Lawmakers stand for the national anthem during the first legislative session in the State House since the proceedings were moved to the more spacious Augusta Civic Center on Wednesday, June 2, 2021, in Augusta. Credit: Robert F. Bukaty / BDN

Good morning from Augusta. 

QUOTE OF THE DAY: “When it became clear that we weren’t going to be able to use the money for a class trip, it felt really weird to try and use the money to do something else, or keep it for ourselves,” said Liefe Temple, an Islesboro Central School senior, on donating the money her class would have used on a senior trip to help fund COVID-19 vaccine clinics on the island. “That’s not what the community gave it to us for.”

What we’re watching today

The Legislature’s budget committee still remains apart on hundreds of items as the session barrels toward its end. Both parties were working through the weekend to discuss items in Gov. Janet Millsadjusted two-year budget at a spending mark of $8.8 billion, but they did not meet with each other. Democrats and Republicans have also not come to terms on the governor’s $1.1 billion stimulus spending plan and her pared-down bond package.

The stalemate continues as the Legislature looks poised to blow through its mid-June deadline to finish up. Session days were only originally scheduled through Wednesday. A marathon set of days last week cut through a serious amount of bills, but a quarter of the ones introduced this session still need final action from the Legislature. Another 10 percent need to get funded or are studies that must finally be approved by legislative leaders. 

The fights around Mills’ financial packages may prove to be contentious as the end of the fiscal year approaches. The budget committee still has a plethora of items to vote on, including hundreds of new positions and increased Medicaid spending. Republicans have been pushing against 200 more state employee positions and a ban on flavored tobacco as well.

Those items strike at the core of the division we have seen between the parties thus far: while there has been agreement on a need for tax relief and upping spending on municipal revenue sharing and education, the size of the package and the use of bonding are still up in the air.

While the Legislature has tried to set deadlines, they are technically in a special session after Democrats passed an initial budget with a simple majority in March. That is an option for the majority party again, but lawmakers can also drag this out past the typical deadlines in an unconventional year.

The Maine politics top 3

— “Janet Mills’ wait-and-see legislative style contributes to chaotic end of pandemic session,” Caitlin Andrews, Bangor Daily News: “The governor’s style and the COVID-19 pandemic have made for a chaotic finish. Mills’ tendency to stay out of legislative fights until the last minute is causing frustration in a session that has led lawmakers to vote on bills in marathon spurts. Remaining work will include thorny discussions on Mills’ new $8.8 billion budget and her plan for $1.1 billion in federal aid.”

Some of the high-profile bills to come up in the House last week will likely be in the Senate today. In the upper chamber, expect to see legislators tackle some of the biggest issues from last week, including one that passed the House to close Maine’s last youth prison by 2023 and another that failed in the lower chamber which would end at-will employment in many cases. The House calendar is mostly rote today as the chambers push through paper, but it is expected to enact a bill that would prohibit companies owned by foreign governments from giving to referendum campaigns. It passed the House and Senate last week.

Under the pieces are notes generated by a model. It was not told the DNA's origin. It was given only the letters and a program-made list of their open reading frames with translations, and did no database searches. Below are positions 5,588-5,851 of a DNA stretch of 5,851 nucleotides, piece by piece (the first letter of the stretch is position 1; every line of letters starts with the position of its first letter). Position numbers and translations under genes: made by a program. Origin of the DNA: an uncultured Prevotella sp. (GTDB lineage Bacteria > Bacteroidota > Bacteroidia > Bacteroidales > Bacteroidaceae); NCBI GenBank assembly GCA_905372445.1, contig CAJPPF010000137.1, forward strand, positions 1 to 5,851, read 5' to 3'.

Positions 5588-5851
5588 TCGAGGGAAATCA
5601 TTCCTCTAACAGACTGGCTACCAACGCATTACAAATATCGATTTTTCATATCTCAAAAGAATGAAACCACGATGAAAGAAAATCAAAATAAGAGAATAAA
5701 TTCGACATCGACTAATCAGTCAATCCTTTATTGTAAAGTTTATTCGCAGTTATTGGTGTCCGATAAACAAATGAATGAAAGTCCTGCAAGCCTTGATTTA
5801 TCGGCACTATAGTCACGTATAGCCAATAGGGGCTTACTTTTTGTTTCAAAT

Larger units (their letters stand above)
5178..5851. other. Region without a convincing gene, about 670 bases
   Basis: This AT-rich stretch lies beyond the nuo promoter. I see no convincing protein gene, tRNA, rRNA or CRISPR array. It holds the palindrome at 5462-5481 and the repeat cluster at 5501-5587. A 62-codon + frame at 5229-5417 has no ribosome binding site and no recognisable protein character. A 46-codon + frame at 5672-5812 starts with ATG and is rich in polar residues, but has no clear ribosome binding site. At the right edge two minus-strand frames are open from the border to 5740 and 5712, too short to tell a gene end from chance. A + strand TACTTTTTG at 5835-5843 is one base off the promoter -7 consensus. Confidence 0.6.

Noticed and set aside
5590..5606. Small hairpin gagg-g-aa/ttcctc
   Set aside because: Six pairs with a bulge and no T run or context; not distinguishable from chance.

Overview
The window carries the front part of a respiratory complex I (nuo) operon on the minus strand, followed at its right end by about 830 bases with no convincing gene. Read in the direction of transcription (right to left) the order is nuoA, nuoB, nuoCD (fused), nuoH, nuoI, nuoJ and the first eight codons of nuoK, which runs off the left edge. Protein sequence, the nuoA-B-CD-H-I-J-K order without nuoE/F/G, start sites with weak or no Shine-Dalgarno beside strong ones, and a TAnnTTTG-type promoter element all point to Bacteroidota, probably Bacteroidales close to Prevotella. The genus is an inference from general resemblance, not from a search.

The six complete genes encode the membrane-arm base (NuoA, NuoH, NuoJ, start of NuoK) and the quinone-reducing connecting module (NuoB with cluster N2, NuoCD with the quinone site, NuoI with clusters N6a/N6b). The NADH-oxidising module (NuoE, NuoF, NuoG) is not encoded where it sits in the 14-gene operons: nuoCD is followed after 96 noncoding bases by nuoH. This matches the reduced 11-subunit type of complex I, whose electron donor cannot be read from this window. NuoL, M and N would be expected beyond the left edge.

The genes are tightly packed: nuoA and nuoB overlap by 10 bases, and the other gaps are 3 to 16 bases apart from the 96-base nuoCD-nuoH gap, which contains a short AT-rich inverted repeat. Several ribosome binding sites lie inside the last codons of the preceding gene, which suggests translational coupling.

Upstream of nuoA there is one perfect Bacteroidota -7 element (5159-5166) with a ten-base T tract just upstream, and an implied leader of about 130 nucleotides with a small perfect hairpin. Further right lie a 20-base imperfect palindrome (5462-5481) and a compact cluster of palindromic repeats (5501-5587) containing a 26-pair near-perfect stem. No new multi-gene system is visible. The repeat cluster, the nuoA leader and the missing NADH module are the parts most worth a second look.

— “8 fully vaccinated Mainers have died from COVID-19. Vaccines still prevent more deaths,” Jessica Piper, BDN: “These so-called breakthrough infections are rare, Maine Center for Disease Control and Prevention Director Nirav Shah said last week. The state has identified 426 cases of the virus in fully vaccinated people, accounting for about 1 of every 1,600 vaccinated people in Maine. … But the deaths are tragedies for families who assumed vaccines would eliminate COVID-19 risk and raise concerns among people with compromised immune systems and their loved ones.”

The school mask mandate is going away with the governor set to end Maine’s state of emergency on June 30. Mills’ move, which was announced Friday, will have relatively few effects because the most sweeping executive orders that she put into effect — including the mask mandate and business capacity limits — have been rolled back. The last major restriction is the school mask mandate, which will now be optional for districts next year. Here’s your soundtrack.

— “Susan Collins floats unused aid, electric vehicle fees to fund $1.2T infrastructure bill,” Michael Shepherd, BDN: “It is the latest in a series of attempts to bridge an impasse on the issue between the White House and Republicans. Biden cut off negotiations with Senate Republicans last week, but the new bipartisan group quickly emerged from the sidelines of that deal. A group of 58 House members evenly divided between the parties has put forward its own $1.25 trillion proposal.”

Today’s Daily Brief was written by Caitlin Andrews and Michael Shepherd. If you’re reading this on the BDN’s website or were forwarded it, you can sign up to have it delivered to your inbox every weekday morning here.

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Michael Shepherd

Michael Shepherd joined the Bangor Daily News in 2015 after three years as a reporter at the Kennebec Journal. A Hallowell native who now lives in Augusta, he graduated from the University of Maine in...